Does it ever feel like we are missing the big picture? Like a frog in a pot we fail to notice changes that happen slowly, and by the time we realise, it's too late.
Take the growth in the world's population, for example.
This six minute video shows how quickly the world's population has got huge. It took millions of years to hit a billion, then got seven times bigger in just the past 200 years.
Human population through time
It feels fine from where I sit. My frame of reference is shorter than 200 years, and anyway, I don't notice all those billions of people and their busy, complex lives. But that doesn't mean they are irrelevant.
This next graph is interesting too. It shows a sharp change has recently occurred.
Around three million square kilometres of sea ice are missing, compared to what we might expect in a bad year. (That area is a bit bigger than Western Australia). This has been sneaking up on us.
Polar bears are getting very good at swimming as the amount of ice they have to live on shrinks. They can only go 2km/h, but most bears now have to do swims of more than 50km to survive, which takes them all day.
We humans tend to miss the slow build up of signs and then get shocked by the sharp reactions. For example, we love to watch the finance news on the TV each night. There's always a good reason given to explain why the share market went up or down each day. But we still get very surprised when the big crashes come along once every 40 or 50 years.
We seem to be bad at understanding patterns that operate at a level beyond one generation's memory.
As a very recent example, some young Americans seem to be falling in love with the idea of the Nazis, just as the last living soldiers from World War II fade away.
But let's not talk about that. Instead, let's talk about the fault line under Seattle.
The quiet quake zone
We know all about fault lines that go off regularly, like the New Zealand ones and the San Andreas Fault that runs under Los Angeles. But we can live for generations and whole civilisations can develop on top of fault lines that move more slowly.
In the last little while, Seattle has discovered it sits above a fault line nobody knew about. Called the Cascadia Subduction Zone, it is a whole different kind of fault line. It builds up pressure for a really long time, and when it goes, it tends to goes big. Really big.
The last real quake there was around 300 years ago. That is long before the Western part of the USA saw European settlers, and there are only a few stories, passed down through generations, from the indigenous people who lived in the region - many died in the event.
There is a written record of the earthquake though, which researchers discovered far away. In Japan, samurai, merchants, and villagers wrote about a mystery tsunami that occurred in 1700 - a tsunami that arrived without them feeling an earthquake. The quake in the USA had been big enough to send an enormous wave all the way over the Pacific Ocean.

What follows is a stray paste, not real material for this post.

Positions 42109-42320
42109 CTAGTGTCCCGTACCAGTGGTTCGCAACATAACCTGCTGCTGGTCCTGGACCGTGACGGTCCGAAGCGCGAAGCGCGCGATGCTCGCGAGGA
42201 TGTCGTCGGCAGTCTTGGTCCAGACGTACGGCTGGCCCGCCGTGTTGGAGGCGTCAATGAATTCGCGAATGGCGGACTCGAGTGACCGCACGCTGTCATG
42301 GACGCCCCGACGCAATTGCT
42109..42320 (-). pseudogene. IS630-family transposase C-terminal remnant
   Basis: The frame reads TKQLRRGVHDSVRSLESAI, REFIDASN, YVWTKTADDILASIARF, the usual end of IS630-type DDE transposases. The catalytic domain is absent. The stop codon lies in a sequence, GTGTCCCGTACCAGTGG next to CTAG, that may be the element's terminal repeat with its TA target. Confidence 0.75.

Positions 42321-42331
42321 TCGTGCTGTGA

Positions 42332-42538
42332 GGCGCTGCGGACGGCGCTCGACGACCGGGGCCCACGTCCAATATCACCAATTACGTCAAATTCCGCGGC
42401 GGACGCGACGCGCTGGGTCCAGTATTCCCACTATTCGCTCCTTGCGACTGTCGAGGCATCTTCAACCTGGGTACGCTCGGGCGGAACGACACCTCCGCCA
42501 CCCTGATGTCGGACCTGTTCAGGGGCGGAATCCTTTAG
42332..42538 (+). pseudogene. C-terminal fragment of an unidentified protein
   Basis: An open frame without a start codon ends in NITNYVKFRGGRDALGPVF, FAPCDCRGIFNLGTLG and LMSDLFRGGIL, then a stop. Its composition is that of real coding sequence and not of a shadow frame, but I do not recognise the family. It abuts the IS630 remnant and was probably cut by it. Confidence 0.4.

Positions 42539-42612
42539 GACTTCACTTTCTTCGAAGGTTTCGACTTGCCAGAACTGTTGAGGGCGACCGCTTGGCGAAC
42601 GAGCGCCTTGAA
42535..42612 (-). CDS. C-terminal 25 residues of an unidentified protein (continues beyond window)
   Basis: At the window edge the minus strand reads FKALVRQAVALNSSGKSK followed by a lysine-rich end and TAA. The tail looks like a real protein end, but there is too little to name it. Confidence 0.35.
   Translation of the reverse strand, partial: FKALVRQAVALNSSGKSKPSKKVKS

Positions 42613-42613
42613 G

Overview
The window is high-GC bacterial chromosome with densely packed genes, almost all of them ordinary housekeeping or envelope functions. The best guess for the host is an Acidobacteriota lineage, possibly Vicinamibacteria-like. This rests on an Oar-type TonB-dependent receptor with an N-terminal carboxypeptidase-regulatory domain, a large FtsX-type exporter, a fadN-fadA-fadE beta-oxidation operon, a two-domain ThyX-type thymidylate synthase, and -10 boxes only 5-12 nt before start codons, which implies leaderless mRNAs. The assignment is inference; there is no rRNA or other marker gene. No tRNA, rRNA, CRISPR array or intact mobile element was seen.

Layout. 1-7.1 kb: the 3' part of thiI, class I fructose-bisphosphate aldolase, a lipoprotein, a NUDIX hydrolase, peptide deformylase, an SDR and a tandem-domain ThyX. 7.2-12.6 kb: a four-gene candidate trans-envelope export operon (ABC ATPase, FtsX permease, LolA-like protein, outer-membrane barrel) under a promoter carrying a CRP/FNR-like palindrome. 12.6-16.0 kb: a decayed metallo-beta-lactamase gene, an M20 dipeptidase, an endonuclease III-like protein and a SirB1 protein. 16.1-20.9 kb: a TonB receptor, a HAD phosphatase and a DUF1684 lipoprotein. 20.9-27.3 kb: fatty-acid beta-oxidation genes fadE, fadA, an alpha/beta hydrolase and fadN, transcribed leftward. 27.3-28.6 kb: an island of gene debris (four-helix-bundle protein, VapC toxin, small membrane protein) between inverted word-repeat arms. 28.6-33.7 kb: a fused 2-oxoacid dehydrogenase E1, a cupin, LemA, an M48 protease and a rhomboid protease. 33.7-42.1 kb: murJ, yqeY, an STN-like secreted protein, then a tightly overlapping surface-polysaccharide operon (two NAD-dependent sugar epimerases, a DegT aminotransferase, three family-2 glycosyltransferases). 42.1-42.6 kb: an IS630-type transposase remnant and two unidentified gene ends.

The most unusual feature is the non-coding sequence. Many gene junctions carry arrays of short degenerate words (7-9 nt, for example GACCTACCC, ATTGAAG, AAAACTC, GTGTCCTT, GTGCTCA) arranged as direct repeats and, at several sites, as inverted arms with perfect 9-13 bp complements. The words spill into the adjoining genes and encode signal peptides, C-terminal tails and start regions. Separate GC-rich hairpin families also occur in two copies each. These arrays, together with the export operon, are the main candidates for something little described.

The Cascadia Subduction Zone that lurks below Seattle is able to release an earthquake greater than magnitude 9 on the Richter scale. That's nearly 1000 times more powerful than the 2011 earthquake that flattened central Christchurch.
As Kathryn Schulz wrote in her Pulitzer Prize winning article for The New Yorker, a quake there will kill thousands. It will also collapse or compromise over a million buildings, including two thirds of all railways, airports and hospitals. "The sloshing, sliding, and shaking will trigger fires, flooding, pipe failures, dam breaches, and hazardous-material spills," she writes.
"Then the wave will arrive, and the real destruction will begin."
Earthquakes measuring in the nines are rare. There have only been a handful of magnitude nine quakes in recorded history. Two of them, however, happened recently. One devastated the Pacific on Boxing Day in 2004 and one ruined eastern Japan in 2011. Combined, they killed approximately 250,000 people.
A magnitude nine would devastate Seattle. Unlike LA, it was never built to withstand an earthquake at all - the area was assumed to be geologically stable. But geologists have discovered the risk of a very massive quake and tsunami hitting Seattle is about 20 per cent in the next 50 years.
The city doesn't seem to care too much though. It keeps occupying and even developing the land closest to the sea that will be wiped out when the tsunami hits. That, we notice time and again, seems to be human nature.
The lull before the storm
I'm not trying to be a misanthrope or a calamatist. The rapid recent growth of human population is not the same as an earthquake that will kill us all. But it might be very unpleasant if we don't do two things:
• The first is to pay attention to the big picture. We shouldn't let the disappearance of sea ice in 2016 pass unnoticed. The world is reacting to the increased mass of people on it.
• The second thing is not to be like the people of Seattle, stuck in our ways and unwilling to actually respond to what we know.
Human history is full of great civilisations that faded away. Biologists believe more than 99 per cent of the species that ever existed are now extinct.
We are not immune to these risks. But we are not destined to succumb to them either, so long as we pay attention to the big picture, and have the courage to take action.
• Jason Murphy is an economist. He publishes the blog Thomas The Thinkengine